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Women and Liberals On The Supreme Court Are Interrupted Most Often

Male Supreme Court justices interrupt their female counterparts three times more than they interrupt one another, according to a new study.
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Women and Liberals On The Supreme Court Are Interrupted Most Often

As Supreme Court Justice Neil Gorsuch starts his term on the bench, there are many questions about what kind of justice he'll be, but a new study suggests at the very least, he'll be heard.

Northwestern professor Tonja Jacobi has found that male Supreme Court justices interrupt their female counterparts three times as often as they interrupt one another. Not only that, but conservative justices interrupt the liberal ones twice as often as the reverse.

"It's hard to think of a more powerful woman in the world, right?" Jacobi says. "Women who have reached the highest echelon of a high-status profession, and yet they're still experiencing it.

"There's one that we put in the paper where advocate [Bert W.] Rein interrupts Justice Sotomayor about eight times in a row."

It's expressly forbidden that lawyers interrupt Supreme Court justices, but during the affirmative action case Fisher v. University of Texas, Justice Sonia Sotomayor was constantly interrupted.

"As soon as the justice speaks," Jacobi says, "they're supposed to stop speaking and show deference toward the justices, and they would do that toward the male justices, but they wouldn't do it toward the female justice. ... We could have chosen so many illustrations for the paper; it was really striking."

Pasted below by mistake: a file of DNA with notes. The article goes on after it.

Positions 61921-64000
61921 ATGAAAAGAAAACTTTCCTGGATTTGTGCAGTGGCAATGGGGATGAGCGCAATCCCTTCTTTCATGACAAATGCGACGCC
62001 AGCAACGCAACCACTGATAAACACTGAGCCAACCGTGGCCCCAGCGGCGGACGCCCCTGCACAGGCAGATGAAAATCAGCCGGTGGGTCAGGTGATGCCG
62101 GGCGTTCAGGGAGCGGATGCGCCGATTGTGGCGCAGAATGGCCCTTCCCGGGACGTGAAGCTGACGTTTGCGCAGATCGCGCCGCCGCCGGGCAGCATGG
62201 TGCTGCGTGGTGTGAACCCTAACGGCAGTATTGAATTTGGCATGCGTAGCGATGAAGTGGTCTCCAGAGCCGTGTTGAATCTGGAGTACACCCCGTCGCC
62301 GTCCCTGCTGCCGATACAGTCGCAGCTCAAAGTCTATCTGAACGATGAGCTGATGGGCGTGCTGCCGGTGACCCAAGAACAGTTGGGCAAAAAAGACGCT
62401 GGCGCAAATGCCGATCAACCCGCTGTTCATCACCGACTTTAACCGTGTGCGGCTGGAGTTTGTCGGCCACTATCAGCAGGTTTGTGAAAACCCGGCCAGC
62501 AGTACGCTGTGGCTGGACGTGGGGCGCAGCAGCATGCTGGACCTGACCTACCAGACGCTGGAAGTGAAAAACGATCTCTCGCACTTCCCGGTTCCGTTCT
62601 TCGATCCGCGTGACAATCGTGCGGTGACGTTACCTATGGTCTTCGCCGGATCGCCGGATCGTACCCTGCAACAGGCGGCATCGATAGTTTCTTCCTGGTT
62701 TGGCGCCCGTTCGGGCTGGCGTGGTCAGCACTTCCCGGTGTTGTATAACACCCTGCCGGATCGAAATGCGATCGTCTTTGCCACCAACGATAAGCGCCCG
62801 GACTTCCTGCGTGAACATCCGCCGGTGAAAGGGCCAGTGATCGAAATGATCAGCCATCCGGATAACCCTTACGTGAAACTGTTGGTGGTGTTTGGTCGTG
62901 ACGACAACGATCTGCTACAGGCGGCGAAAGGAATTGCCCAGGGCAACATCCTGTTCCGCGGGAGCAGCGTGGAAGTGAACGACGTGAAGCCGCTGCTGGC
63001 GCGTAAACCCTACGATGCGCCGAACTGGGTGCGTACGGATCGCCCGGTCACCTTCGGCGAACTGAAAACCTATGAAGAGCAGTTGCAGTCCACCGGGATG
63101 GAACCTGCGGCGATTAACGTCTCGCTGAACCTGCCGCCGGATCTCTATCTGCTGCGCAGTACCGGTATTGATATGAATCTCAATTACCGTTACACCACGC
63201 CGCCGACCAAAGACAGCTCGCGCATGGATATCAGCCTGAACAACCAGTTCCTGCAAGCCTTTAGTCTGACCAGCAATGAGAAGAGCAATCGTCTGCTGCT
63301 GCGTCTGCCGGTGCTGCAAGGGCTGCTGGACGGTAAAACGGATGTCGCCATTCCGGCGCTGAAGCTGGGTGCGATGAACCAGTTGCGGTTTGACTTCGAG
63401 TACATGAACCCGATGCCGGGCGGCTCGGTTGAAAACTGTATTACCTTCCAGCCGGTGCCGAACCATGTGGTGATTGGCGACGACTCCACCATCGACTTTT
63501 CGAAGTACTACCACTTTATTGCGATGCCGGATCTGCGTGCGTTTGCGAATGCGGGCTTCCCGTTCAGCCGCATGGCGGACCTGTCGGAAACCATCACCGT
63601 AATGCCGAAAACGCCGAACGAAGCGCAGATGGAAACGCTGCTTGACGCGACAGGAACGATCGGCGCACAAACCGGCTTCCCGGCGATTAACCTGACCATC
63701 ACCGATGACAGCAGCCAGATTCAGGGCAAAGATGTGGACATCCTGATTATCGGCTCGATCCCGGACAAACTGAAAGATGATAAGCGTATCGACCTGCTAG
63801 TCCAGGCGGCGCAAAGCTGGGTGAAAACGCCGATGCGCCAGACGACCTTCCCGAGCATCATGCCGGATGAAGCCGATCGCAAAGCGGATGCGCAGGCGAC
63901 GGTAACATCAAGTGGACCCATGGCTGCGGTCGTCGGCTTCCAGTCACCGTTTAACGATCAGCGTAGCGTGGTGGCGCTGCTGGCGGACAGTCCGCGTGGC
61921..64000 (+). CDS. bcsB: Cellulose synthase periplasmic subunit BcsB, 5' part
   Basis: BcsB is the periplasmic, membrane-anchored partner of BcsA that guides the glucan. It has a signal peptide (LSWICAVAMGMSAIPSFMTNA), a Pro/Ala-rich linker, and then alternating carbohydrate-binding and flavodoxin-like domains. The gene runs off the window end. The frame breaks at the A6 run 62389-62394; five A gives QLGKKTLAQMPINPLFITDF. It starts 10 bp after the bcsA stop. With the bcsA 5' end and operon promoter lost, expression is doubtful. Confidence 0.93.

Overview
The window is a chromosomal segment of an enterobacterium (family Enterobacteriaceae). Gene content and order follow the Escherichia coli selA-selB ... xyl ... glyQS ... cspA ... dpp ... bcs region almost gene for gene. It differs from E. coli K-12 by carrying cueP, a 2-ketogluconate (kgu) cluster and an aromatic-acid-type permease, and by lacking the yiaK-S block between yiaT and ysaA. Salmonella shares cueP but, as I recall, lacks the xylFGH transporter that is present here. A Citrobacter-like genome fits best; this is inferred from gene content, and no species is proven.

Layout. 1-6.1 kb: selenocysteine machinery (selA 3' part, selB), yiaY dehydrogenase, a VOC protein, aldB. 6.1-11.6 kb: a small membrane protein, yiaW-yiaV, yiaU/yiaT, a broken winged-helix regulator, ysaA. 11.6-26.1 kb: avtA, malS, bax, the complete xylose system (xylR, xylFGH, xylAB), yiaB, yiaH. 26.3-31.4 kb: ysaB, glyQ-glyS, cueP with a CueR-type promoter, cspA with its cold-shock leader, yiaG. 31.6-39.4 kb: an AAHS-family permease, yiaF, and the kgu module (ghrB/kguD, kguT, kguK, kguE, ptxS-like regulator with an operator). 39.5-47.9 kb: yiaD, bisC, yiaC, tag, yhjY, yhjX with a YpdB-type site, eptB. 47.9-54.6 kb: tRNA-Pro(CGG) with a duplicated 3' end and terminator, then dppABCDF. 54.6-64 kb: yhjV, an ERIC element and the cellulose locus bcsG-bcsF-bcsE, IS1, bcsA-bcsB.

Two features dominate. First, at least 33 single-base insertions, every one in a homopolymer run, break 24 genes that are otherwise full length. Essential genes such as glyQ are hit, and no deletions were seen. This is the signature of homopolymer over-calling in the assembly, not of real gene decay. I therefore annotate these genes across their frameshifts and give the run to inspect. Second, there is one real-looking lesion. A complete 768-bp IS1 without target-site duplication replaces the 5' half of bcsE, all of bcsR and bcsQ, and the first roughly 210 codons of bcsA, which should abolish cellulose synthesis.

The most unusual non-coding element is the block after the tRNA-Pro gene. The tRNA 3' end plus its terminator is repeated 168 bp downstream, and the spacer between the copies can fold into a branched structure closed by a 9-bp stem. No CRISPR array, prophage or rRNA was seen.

These interruptions take place during oral arguments, which is the only time during a Supreme Court case that the justices have the opportunity to question the lawyers before they cast their vote.

"So you've got an informational aspect where the justices are asking questions of the advocates that they might really need answers to, and you also have this influential aspect," Jacobi says.

Jacobi also found that women on the bench learn to adapt so they aren't interrupted.

"Women tend to say, 'may I ask,' 'can I ask,' or they say the advocate's name or 'excuse me.' ... I found, over time, that all the female justices show deep, significant decrease in use of that polite language," Jacobi says.

And this effort to cut "polite language" is something all female justices have done — from Sandra Day O'Connor, the first women to take the bench in 1981, to Elena Kagan, who was confirmed in 2010.

"I think the most important thing we can do is consciousness-raising," Jacobi says. "I think a lot of women are feeling like this isn't recognized enough, and it's something they deal with on an everyday basis."

The one question that remains unanswered is what role these interruptions play in the outcomes of America's most important court cases.

"So that's actually my next project. ... We've already done some preliminary testing, and we are finding that it is actually quite predictive of outcomes," Jacobi says. "I think you're right — that that's the next natural question. ... But you'll have to wait for Part 2 for that."